To quantify the relative importance of the spleen in the carotid sinus baroreceptor reflex control of total blood volume, we studied the reflex control of systemic vascular capacity before and after removal of the spleen in 18 sodium pentobarbital-anesthetized dogs. Venous return was diverted into a reservoir while cardiac output and venous pressure were maintained constant. Intrasinus pressure was either raised or lowered between 50 and 200 mm Hg, and this mobilized blood into or out of the reservoir. Two sets of experiments were performed: one in which the spleen was acutely removed and the other in which a snare occluder was placed around the spleen. In the first series with the spleen intact, the volume shift amounted to 8.42 ml/kg and after splenectomy the volume shift was attenuated to 5.17 ml/kg. The average difference in these responses amounted to 2.69 ml/kg. In the second series of experiments in which we repeatedly measured volume shifts with spleen intact and spleen removed, the volume shift amounted to 10.57 ml/kg with spleen intact and 8.20 ml/kg with spleen removed. The average difference amounted to 2.37 ml/kg. There was a significant increase in total systemic vascular compliance for all dogs tested in both sets of experiments from 2.15 ± 0.08 to 2.41 ± 0.12 ml/mm Hg per kg when intrasinus pressure was increased from 50 to 200 mm Hg. However, total systemic vascular compliance before and after spleen removal at the same intrasinus pressure showed no significant differences. We conclude that, although the spleen contributes significantly to the blood volume mobilization, it is not the major contributor to total systemic blood volume shifts caused by carotid sinus baroreceptor reflex in dogs.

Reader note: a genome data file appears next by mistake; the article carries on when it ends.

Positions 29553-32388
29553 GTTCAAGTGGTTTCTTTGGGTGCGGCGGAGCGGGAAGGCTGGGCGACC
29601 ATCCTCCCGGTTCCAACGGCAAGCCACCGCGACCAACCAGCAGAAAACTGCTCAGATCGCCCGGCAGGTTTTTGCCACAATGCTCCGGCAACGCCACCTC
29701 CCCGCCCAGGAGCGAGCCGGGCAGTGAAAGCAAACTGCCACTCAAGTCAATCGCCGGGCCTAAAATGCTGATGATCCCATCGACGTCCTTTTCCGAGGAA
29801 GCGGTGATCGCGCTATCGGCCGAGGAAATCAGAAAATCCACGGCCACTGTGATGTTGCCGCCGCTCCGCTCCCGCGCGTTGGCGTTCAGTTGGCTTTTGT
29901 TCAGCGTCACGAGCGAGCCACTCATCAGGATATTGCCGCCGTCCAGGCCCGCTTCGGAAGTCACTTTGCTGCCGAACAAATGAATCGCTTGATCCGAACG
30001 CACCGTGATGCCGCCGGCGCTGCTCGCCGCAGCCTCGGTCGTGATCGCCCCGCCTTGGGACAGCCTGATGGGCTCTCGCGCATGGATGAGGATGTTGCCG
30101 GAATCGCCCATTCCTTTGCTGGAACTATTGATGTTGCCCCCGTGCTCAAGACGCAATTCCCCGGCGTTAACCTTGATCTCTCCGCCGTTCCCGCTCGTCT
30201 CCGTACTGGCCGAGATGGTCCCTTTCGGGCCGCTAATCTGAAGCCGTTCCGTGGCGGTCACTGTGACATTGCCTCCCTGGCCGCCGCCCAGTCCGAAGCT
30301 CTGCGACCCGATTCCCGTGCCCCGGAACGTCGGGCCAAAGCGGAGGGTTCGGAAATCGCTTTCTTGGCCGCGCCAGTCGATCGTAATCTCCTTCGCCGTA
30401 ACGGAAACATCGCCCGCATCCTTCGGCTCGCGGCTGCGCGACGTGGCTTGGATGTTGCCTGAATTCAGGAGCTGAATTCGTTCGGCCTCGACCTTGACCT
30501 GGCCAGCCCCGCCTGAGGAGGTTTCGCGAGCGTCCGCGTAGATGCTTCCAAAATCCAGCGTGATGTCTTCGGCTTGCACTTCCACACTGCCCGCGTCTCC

ASJC Scopus subject areas
- Cardiology and Cardiovascular Medicine